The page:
This week I happened across a new writing blog, How To Write Anything (Well), by Dana Sitar.
What led me there was a guest post she did for Joanna Penn’s, The Creative Penn, on tone and voice in writing. It was a good post, but an embedded link led me to one I found even more interesting–this post on understanding your audience.
In it, Dana recommends, rather than writing what you like and then identifying the reader who might enjoy it. you identify your ideal reader and then write what she wants to read,
How do you identify that reader? By filling in the blanks of this sentence (which is totally Dana’s and not mine and, seriously, go check out her blog):
As a [type of person], they want [some goal] so that [some reason].
I approached this writing gig backwards, the exact way Dana recommends NOT doing it. I wrote a couple of books I really enjoyed and now I’m trying to figure out who might want to read them. Since I am where I am, I figured it was worthwhile to go through this exercise.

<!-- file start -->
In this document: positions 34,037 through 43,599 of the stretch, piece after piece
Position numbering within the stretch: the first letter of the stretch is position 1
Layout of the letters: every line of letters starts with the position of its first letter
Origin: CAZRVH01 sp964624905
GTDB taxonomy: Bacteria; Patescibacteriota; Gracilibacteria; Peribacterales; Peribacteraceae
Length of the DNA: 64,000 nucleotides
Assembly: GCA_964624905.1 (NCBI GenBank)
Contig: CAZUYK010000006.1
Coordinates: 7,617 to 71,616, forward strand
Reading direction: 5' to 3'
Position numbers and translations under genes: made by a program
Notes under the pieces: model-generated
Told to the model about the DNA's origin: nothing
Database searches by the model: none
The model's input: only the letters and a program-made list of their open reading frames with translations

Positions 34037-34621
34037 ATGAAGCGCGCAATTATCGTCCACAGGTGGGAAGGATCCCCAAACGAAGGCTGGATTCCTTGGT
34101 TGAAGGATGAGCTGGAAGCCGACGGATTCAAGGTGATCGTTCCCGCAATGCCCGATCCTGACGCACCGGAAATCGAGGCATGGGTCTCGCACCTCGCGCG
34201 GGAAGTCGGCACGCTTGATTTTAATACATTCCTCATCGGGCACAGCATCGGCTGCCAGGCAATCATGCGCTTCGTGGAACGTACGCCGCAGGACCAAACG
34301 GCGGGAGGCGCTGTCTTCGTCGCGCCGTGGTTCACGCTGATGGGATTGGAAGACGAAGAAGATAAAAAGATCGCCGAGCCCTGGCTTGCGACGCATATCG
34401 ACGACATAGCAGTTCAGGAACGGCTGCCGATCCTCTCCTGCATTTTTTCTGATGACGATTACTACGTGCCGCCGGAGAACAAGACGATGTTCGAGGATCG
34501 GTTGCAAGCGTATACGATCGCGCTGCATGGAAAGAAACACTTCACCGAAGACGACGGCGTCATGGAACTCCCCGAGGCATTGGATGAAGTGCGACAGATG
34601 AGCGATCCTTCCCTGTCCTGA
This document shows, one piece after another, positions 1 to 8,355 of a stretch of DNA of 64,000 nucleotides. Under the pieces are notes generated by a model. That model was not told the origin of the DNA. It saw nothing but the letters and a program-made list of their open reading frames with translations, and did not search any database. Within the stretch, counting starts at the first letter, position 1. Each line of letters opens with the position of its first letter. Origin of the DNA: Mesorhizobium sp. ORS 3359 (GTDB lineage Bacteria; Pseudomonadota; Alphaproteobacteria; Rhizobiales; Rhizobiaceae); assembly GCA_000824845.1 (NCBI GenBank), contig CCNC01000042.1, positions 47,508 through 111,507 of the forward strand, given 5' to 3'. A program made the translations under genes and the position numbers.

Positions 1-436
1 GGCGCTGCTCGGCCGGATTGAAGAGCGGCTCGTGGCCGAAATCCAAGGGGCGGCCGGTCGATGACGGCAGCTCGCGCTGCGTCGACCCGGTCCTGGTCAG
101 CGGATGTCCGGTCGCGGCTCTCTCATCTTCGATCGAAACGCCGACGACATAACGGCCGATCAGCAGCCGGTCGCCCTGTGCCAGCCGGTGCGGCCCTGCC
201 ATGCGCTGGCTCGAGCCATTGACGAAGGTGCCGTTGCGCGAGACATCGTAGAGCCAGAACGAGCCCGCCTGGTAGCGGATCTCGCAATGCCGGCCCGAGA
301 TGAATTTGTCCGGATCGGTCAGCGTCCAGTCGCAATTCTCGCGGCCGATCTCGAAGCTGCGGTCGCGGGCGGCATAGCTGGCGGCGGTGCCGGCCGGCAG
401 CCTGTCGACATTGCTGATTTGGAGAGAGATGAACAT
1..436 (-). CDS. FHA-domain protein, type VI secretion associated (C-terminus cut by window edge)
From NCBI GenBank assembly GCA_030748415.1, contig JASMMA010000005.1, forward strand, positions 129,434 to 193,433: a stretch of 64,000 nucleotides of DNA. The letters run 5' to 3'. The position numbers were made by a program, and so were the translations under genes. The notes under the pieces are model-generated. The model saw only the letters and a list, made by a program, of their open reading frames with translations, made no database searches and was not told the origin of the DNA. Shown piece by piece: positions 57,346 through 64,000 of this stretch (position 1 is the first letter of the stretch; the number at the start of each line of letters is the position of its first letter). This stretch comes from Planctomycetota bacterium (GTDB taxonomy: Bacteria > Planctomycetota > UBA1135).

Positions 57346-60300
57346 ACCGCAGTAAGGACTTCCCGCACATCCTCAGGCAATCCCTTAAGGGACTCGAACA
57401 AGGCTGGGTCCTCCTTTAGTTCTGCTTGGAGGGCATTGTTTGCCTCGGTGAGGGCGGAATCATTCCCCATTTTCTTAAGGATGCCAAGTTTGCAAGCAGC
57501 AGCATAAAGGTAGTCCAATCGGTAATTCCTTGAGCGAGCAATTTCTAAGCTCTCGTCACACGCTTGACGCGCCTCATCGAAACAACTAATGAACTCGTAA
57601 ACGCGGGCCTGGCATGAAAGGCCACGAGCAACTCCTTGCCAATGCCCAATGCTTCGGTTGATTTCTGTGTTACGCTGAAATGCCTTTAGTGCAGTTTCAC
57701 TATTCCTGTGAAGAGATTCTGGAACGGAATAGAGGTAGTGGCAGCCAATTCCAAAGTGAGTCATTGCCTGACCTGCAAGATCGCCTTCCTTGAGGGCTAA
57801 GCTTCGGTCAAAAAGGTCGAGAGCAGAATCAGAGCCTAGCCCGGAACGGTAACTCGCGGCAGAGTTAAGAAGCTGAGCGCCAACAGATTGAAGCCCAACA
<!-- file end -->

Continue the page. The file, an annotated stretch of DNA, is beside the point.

As a bright and curious person, my reader wants a challenge or puzzle so that she gets the pleasure of figuring something out.
This suggests people who enjoy reading mysteries are a crossover possibility.
I really love books challenge me in some way, but the books that I keep thinking about after I’m done reading are the ones with great characters–those books that you’re bummed to finish because you hate saying goodbye to the people you’ve met. The reason series do so well is because series books give us a chance to hang out with our new friends again and again.
That made me realize I was only looking at Dana’s question from a plot perspective. The perspective of character(s) is also important.
As a lover of romance, my reader wants characters she can identify with and root for, so that she feels good when they prevail against overwhelming odds.
Finally, I linked back to the original post on The Creative Penn, about voice and tone. What kind of tone does my ideal reader look for in a book?
As someone who’s more Cassandra than Pollyanna, she wants a humorous but slightly dark tone, so that she sees her worldview validated.
As I tailor my advertising and blurb going forward, I’m going to keep this ideal reader in mind.